Cafe Society (2016) | Cannes 2016

September 1st, 2016
Author: Meredith Taylor

13227243_1104471159573819_1339233737504469676_o copyDirector|Writer: Woody Allen

Cast: Kristen Stewart, Blake Lively, Jesse Eisenberg, Kelly Rohrbach, Anna Camp, Steve Carrell, Parker Posey, Corey Stoll, Judy Davis, Paul Schneider, Ken Stott

96min | Comedy Drama | US

CAFE SOCIETY satirises showbiz and gangsterland America during the 1930s, all wrapped up in a bittersweet romantic love story for a young New Yorker seeking his fortune in Hollywood.

The tone is upbeat and the musical choices spot on as Woody Allen’s latest film opens the 69th Cannes Film Festival with a clever cocktail of razzmatazz and auteur-driven artistry. Sunlit and softly-focused, CAFE SOCIETY blends the hilarious humour of Small Time Crooks, the gorgeous sunsets of Manhattan, the wittiness of Annie Hall and romantic tenderness Husbands and Wives and whizzes it all into a 5-star cocktail where Jesse Eisenberg and Kristen Stewart spark like dynamite as young lovers Vonnie and Bobby who meet when the naive Jewish ingenue arrives at the offices of his uncle Phil, a big studio executive in Hollywood, where he fetches up jobless and friendless after leaving New York.

After Bobby turns down the advances of a first time hooker, also in Hollywood to make her name, a tender romance blossoms when Uncle Phil asks Vonnie to show Bobby the sights. It slowly emerges that Uncle Phil also has his finger in this romantic pie, promising to leave his wife Karen for the young brunette, in an on off affair that is celebrated when Vonnie, star struck by Phil’s power play, gives him a signed letter from Valentino for their one year paper anniversary. Meanwhile in New York, Allen plays up the other side of America where Bobby’s classic Jewish mother (a perfectly tart Shae D’Iyn) is keeping the homefires burning, in bitter disgruntlement with her loser of a husband (Ken Stott) “you don’t even have a Jewish head”, and her other son Ben (Corey Stoll), a financially dodgy nightclub owner who deep-sixes his rivals in liquid cement.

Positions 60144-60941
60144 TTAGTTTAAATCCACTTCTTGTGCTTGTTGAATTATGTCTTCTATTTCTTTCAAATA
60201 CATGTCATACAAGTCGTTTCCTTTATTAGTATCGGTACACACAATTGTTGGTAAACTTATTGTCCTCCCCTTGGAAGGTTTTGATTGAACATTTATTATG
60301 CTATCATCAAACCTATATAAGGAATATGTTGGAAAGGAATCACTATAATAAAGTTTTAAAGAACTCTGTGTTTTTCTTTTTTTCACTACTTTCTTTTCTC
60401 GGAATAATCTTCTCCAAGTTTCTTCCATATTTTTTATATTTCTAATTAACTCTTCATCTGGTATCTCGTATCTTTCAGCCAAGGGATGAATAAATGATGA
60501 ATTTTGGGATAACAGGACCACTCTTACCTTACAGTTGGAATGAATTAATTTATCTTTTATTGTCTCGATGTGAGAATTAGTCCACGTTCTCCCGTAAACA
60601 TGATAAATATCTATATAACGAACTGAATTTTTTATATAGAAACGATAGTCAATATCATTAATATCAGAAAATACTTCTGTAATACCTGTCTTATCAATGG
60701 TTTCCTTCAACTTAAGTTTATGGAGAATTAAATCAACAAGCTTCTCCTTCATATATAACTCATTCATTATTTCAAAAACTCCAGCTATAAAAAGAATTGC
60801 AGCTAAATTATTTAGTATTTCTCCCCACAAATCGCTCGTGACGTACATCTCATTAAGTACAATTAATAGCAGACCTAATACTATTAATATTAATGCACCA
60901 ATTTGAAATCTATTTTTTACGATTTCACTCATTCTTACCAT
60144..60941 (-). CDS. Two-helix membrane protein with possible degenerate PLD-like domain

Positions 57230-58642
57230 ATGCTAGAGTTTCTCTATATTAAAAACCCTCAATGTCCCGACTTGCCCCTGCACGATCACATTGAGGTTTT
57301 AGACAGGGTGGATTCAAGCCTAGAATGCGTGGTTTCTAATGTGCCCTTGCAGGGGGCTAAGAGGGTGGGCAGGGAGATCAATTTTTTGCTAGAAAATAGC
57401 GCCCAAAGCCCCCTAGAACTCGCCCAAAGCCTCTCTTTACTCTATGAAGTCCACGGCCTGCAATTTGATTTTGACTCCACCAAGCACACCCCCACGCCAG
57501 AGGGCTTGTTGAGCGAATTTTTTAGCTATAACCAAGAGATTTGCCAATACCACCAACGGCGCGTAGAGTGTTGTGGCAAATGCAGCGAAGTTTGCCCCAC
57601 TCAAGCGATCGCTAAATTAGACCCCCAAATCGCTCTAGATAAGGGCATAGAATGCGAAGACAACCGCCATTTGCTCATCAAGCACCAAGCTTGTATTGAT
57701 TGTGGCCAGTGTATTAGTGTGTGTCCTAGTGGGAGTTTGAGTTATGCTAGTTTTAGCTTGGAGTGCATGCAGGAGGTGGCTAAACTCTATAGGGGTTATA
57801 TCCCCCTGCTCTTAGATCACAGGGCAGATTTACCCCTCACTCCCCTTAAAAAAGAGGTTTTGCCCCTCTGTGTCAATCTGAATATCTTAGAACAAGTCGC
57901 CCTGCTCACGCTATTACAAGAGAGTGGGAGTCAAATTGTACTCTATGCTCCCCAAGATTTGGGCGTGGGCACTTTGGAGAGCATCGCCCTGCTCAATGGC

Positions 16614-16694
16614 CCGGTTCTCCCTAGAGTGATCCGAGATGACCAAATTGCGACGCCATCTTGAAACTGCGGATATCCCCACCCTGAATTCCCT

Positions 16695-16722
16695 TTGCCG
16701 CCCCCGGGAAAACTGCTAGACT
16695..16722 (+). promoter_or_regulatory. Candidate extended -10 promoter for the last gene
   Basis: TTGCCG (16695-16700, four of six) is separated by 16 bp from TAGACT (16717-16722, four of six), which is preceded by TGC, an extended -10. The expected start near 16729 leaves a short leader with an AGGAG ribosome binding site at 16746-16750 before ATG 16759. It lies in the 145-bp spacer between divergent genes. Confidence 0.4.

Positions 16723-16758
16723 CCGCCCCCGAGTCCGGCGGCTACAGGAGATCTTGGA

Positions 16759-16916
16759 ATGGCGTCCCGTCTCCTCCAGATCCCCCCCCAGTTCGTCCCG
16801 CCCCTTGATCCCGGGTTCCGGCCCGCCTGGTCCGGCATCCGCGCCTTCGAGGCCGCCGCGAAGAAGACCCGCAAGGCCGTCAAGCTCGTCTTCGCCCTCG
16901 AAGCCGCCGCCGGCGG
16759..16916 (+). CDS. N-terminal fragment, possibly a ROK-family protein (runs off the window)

Splicing this tender but tragic love story with swipes at the Hollywood machine – “you wouldn’t know me –  I’m a writer”, and his beloved Jewish roots – “when a Jew cooks something it’s always over-done to get rid of the bacteria” – CAFE SOCIETY also offers some sublime musical choices from the vintage jazz world (often performed live) in what is Woody’s wittiest and most incisive film in a long time. Lensed by the thrice Oscar winning DoP Vittorio Storaro, this is a gorgeous film to look at as well as an enjoyable one to watch and the ups and downs of the romantic underpull keep things nicely taut in its modest running time. Jesse Eisenberg comes into his own as Allen’s alter ego, morphing seemlessly from a tentative “deer in the headlights” to a shrewd businessman but decent and disillusioned lover and Kristen Stewart is both vulnerable and alluring as the cunning love interest with her eye to the main chance. Steve Carrell is commanding as the power-punching megalith weakened by the lure of love. At 80 Woody Allen offers a happy ending in a story where the bad get their comeuppance, successful men make the best lovers, and clever women know the difference between the two. MT


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